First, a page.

The premier reacted quickly and said he would now legislate for Sunday shopping. Up until then, the Liberals had been hamstrung because the Nationals were opposed too. 

But, rightly or wrongly, Labor’s new leader was seen to be the facilitator. 

His reversal of Labor’s long-term tolerance of the Potato Marketing Board also surprised the Liberals. The board has been the baby of the Nationals for years, under the guise of “orderly marketing”. Labor had gone along with it too. Until now.

The question is:  can Labor maintain the momentum? And can the Liberals and Nationals regroup to head off a resurgent opponent?  

The government’s next big chance to show its credentials will be in the state budget on May 17. The premier has already flagged problems, with a reduction in WA’s GST reimbursement of $600 million. That is a very real issue, courtesy of the Commonwealth Grants Commission.

But small business is crying out for tax cuts and treasurer Christian Porter will be duty bound to deliver to his party’s traditional support base.

Householders have been assured that increases in electricity and water charges will be far more modest than for the previous three years. The message will be that ordinary voters have endured enough pain and that the screws can be eased.

Labor will continue to press home its message: enough is enough. Game on.

Greens face scrutiny

The surprise resignation of the Greens leader Bob Brown has added a new dynamic to national politics.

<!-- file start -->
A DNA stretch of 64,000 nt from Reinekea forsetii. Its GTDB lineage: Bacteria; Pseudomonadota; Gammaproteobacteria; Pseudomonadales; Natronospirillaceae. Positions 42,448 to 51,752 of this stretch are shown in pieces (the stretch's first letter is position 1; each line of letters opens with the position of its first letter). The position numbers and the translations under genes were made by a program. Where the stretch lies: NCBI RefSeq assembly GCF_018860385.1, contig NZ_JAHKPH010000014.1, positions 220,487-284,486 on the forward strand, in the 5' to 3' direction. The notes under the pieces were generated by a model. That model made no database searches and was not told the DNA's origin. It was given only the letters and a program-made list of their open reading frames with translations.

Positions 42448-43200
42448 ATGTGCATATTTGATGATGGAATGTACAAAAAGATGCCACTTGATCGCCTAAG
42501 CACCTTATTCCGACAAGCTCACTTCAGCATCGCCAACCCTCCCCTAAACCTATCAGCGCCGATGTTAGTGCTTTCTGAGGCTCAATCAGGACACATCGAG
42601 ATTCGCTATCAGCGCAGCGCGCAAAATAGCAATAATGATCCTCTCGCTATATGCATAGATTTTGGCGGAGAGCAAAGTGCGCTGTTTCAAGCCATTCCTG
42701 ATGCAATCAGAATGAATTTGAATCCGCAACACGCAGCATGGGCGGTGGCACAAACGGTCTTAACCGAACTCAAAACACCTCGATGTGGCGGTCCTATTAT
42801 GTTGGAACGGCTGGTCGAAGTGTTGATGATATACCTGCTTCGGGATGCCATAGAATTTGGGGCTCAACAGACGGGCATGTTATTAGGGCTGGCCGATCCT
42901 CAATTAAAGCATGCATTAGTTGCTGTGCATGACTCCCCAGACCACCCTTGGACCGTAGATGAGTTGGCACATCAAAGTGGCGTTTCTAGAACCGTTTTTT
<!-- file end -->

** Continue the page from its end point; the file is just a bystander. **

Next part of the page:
Will his departure herald a policy change and will the party continue to chip away at the support bases of the major parties, especially Labor?

Senator Brown had been the Greens’ only leader. And the party’s remarkable success at both the federal and state levels is testament to his effectiveness.

He has been widely compared with the former Liberal minister, Don Chipp, founder of the Australian Democrats, whose famous slogan was to keep the bastards honest. Mr Brown says he wants the Greens to go one better and “beat the bastards”.

The big question now is: where will the Greens go from here?

There has been speculation that under the new leader, fellow Tasmanian senator, Christine Milne, the party will move even more to the left with a more radical approach.

That would certainly test the electorate. It would also put Senator Milne’s powers of persuasion to the test.

It’s reasonable to assume that Green voters to the left of Labor will stick with the party. Whether moderates who support its environmental policies will stay on board will be the real test.

Former prime minister John Howard seemed surprised in Perth late last year at the suggestion the Liberals had lost votes to the Greens. 

That was a reference to what has loosely been called the “doctors’ wives” syndrome. And, certainly, the Greens polled well in the blue-ribbon federal seat of Curtin.

Labor in particular will be hoping support for the Greens has peaked so that it can win back a big chunk of its lost primary vote. 

Greens WA senators Scott Ludlam and Rachel Siewert will be hoping the opposite.